Brazil normalized electricity service throughout the country, hours after suffering a blackout that left many cities in the dark on Tuesday, official sources reported. The northern and northeastern regions, the most affected by the failure in the power supply, had recovered normal levels at 2:30 p.m. local time (5:30 p.m. GMT), six hours after the system failed, according to the Ministry of Mines and Energy. .
The Ministry of Mines and Energy reported that the supply of 16,000 megawatts of energy was interrupted in the national electricity network, corresponding to 26% of the load that was in place at the time, due to a problem not yet identified.
The cities most affected were those in the northeast and north of the country, although the electrical problems also spread to specific areas of large metropolises in the southeast such as Rio de Janeiro and São Paulo, as well as Brasilia.
In São Paulo, power outages caused slowdowns and delays on various subway lines, causing crowds at stations at peak hour.
The interruption of the power supply began at 8:31 a.m. local time and about 45 minutes later the recovery of the electric charge began, according to a statement from the Ministry of Mines and Energy.
As of 10:22 a.m. local time, normal power levels had been restored in the south and southeast of Brazil, while in the northern and northeastern states, service had been restored in 27% and 68%, respectively, of the affected cities. .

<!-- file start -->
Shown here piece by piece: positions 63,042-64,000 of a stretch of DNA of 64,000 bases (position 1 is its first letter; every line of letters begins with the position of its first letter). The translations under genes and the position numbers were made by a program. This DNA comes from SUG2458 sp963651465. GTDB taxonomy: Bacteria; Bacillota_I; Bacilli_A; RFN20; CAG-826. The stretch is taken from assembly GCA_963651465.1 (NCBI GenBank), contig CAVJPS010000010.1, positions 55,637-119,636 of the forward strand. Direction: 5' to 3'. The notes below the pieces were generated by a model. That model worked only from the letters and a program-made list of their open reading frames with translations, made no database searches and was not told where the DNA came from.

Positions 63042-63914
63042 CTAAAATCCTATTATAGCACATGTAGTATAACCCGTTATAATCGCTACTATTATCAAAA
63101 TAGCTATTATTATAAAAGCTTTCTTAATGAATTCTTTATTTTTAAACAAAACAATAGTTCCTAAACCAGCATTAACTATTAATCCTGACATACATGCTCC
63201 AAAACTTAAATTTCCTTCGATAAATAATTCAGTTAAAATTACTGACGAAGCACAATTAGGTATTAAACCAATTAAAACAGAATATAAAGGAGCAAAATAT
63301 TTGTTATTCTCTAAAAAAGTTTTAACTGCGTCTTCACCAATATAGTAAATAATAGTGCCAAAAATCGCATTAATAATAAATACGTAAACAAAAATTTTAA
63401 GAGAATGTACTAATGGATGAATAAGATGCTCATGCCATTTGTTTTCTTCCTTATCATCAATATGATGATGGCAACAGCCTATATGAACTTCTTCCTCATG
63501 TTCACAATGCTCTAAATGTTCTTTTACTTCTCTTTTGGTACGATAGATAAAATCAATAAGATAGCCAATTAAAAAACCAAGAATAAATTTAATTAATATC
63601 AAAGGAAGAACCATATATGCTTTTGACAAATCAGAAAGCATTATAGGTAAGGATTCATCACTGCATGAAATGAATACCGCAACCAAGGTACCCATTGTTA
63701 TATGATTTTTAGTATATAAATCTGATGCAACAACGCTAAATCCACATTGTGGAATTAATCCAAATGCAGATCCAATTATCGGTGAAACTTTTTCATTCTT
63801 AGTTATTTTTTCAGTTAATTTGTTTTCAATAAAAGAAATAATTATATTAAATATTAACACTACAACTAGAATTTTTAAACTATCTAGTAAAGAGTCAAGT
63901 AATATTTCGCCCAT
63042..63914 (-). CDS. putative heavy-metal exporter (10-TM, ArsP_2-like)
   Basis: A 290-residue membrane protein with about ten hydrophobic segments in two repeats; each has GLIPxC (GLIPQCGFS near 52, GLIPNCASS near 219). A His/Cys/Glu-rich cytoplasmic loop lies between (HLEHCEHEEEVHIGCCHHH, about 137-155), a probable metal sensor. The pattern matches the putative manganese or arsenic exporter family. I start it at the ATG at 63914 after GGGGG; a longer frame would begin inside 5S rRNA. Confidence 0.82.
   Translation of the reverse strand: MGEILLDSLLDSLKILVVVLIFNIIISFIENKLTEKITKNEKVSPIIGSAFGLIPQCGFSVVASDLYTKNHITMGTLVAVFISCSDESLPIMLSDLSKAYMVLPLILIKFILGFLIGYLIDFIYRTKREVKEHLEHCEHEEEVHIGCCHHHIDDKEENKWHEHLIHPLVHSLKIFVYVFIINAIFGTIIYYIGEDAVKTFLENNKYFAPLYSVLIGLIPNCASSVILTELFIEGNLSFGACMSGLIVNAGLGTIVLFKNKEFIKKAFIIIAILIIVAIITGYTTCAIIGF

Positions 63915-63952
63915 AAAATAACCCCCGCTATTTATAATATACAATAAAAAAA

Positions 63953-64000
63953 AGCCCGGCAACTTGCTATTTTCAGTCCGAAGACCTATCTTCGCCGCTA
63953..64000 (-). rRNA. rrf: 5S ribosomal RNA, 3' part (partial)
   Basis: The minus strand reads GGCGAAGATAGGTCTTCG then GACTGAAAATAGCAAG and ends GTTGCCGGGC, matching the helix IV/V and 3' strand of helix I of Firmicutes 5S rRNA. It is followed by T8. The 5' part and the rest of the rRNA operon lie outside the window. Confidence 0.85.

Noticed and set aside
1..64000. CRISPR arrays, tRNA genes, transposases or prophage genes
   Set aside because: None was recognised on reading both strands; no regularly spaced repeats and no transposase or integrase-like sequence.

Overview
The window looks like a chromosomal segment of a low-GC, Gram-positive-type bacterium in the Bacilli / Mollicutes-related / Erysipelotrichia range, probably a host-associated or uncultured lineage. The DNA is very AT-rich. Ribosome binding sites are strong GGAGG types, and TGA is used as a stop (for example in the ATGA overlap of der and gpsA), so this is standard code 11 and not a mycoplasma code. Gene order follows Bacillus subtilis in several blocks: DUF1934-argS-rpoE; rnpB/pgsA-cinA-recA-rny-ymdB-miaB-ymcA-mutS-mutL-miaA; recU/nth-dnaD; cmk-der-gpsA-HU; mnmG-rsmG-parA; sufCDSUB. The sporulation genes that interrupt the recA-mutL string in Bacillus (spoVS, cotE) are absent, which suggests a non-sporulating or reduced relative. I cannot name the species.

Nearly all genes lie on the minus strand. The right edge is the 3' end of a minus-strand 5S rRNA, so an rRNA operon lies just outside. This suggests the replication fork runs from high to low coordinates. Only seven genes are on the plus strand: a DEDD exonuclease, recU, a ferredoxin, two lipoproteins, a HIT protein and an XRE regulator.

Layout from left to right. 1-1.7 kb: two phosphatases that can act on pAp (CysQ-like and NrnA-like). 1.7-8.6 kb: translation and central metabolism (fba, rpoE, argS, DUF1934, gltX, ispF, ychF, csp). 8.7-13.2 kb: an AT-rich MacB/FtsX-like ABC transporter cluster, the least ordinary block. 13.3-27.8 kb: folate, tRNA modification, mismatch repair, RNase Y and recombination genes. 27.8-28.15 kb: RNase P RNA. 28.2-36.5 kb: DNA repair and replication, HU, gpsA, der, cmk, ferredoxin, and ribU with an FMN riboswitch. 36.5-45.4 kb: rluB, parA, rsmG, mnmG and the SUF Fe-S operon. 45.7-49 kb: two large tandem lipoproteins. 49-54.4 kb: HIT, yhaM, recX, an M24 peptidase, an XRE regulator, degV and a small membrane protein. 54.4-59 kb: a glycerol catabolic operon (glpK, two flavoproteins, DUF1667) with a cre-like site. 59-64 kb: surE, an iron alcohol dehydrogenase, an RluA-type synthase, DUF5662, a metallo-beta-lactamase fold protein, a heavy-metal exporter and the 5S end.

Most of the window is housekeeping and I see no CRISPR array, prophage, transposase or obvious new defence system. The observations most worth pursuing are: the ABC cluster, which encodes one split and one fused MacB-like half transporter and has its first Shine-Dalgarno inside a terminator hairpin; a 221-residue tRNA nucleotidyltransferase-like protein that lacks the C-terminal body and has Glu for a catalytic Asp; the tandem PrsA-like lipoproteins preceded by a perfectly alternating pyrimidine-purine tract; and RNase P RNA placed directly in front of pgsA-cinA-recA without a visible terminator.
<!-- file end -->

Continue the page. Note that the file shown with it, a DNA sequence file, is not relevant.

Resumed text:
The National Operator of the Electric System (ONS), in charge of the operational control of the network, indicated that 7,000 megawatts, almost half of the total affected, had already been restored.
Mines and Energy Minister Alexandre Silveira, who is accompanying President Luiz Inácio Lula da Silva in Asuncion for the inauguration ceremony of Paraguayan President Santiago Peña, determined the creation of a special group to deal with the emergency.
The general director of the National Electric Energy Agency (Aneel, regulator), Sandoval de Araújo Feitosa, declared during an event in which he was participating in Brasilia that the blackout was "of great magnitude."
The blackout affected almost all states in the country, with the exception of the Amazonian state of Roraima (north), whose supply depends on the Venezuelan network, but the impact of the problem was not felt strongly in the large cities of the southeast.